Tag Archives: Guest Post

Midlands Supper Clubs

When I told friends that I’ve been invited to attend two Supper Clubs, their responses ranged from intrigue at trying something new to trepidation of dining at a secret location. I’m torn between Italian cuisine in Warwickshire or a French menu in Birmingham to try, so I hope that writing this post helps me to decide which one to go to!

Historically born out of out of paladares of Cuba, London, New York and Amsterdam were quick to popularise the idea of Supper Clubs. As a pop-up dining experience that caters for individual tastes, Supper Clubs have evolved as an alternative to ordinary restaurants or stuffy dinner parties. With a recent survey by YouGov revealing that 40% of us now think that dinner parties are too expensive, time-consuming and stressful to bother with, Supper Clubs are most definitely here to stay.

Inspired by the idea of sharing good food, every month Alex and Sara Chambers throw open the doors of their Warwickshire home and invite strangers to dinner. As owners of Squisito Deli, the couple extend their love of Italian cuisine to foodies who join them at the Squisito Supper Club for a five course meal.

Squisito Supper Club menus make the most of fresh seasonal produce that are also prepared with the Slow Food ethos. Frolesworth free range chicken with green olives and Squisito preserved lemon, Sardinian pecorino with pink peppercorns and Warwickshire honey all featured on their last event.

Squisito is the only Supper Club that I am aware of in Warwickshire, but there are a few more running in Birmingham.

The Tan Rosie Caribbean Supper Club is a chance to sample Caribbean dishes from Jamaica, Grenada, Trinidad and Cuba in the hosts’ living room in Erdington. Chef Monica says that their Supper Club is “a great way to eat fantastic home-cooked food, meet new people and broaden your knowledge of Caribbean food in a fun, friendly and safe environment.”

Over in Bearwood, baked scallops and prawns in saffron cream and duck in balsamic syrup with dauphinoise potatoes were main courses for the first Supper Club held at the end of May. Cake maker Rachel (one of the Crafty Muthas) and professional chef Richard have teamed up to run a new monthly Supper Club for up to 20 people. Rachel says that guests can expect “a five to six course meal served over a good three to four hours with background music, atmospheric surroundings and plenty of chat!”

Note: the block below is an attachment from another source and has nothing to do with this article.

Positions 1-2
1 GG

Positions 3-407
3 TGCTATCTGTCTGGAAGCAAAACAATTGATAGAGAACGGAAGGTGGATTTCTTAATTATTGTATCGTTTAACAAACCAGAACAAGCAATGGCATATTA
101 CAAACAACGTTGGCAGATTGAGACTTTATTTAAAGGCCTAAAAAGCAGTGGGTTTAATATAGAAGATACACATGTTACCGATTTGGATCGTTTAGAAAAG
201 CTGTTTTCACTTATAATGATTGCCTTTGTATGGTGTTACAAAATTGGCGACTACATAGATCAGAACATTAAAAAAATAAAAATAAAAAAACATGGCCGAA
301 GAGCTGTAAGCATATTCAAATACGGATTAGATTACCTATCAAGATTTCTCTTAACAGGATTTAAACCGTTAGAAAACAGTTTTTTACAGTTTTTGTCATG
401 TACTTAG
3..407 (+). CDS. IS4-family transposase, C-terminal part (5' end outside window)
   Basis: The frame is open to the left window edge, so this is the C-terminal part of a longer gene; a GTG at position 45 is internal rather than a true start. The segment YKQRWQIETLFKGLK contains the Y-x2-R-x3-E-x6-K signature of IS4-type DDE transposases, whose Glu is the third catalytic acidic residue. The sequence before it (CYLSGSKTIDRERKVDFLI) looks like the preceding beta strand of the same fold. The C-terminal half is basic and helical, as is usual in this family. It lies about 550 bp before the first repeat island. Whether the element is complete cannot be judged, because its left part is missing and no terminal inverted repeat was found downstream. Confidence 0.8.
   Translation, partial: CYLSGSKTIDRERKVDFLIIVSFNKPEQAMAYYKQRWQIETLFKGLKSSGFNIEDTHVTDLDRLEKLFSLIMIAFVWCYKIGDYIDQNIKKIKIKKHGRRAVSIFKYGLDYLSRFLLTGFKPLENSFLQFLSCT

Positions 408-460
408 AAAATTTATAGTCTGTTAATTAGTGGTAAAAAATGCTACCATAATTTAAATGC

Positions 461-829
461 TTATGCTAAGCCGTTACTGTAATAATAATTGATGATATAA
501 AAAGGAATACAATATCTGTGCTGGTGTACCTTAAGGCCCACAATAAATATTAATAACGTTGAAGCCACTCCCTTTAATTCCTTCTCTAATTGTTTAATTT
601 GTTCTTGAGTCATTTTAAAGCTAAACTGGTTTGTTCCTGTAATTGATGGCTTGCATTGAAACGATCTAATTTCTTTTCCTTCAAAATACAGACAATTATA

Judging by the response on Twitter, Le Truc Cafe’s first event on Saturday 9th June could well be a sell-out.  Du pain, du vin and beaucoup de fromage are promised at La Soiree Popette in a secret location in Birmingham.

So what makes a successful Supper Club? Genial hosts who genuinely food and cooking, a popular cuisine and chance to try something new seem to be the winning combinations. With a bring your own drinks policy, £25 is the average price that you can expect to pay for a truly memorable Supper Club evening.

Whether you want to try out recipes on friends, be a chef patron of your own restaurant for the night or just entertain for less money, running your own Supper Club is the dining revolution you’ve been looking for.

If you’d like to run your own Supper Club, then there is only one site that I’d recommend. Kerstin Rodgers, also known as mrsmarmitelover, is a food blogger and pioneer of supper clubs in London –  launching one of the first in the UK back in 2009. Her blog is packed with recipes, photos and tips on running a great Supper Club that is stylish and individual.

Alternatively, enjoy the experience by being a guest and check   http://www.supperclubfangroup.ning.com to find your nearest Supper Club.






By Tracy of Midlands Gourmet Girl


Bring back the Bliss at Gloucester Quays Food festival

Lois Parker of Bring Back the Bliss, a blog that focuses on gluten free cooking went to investigate Gloucester Quays Food festival. Here is her report: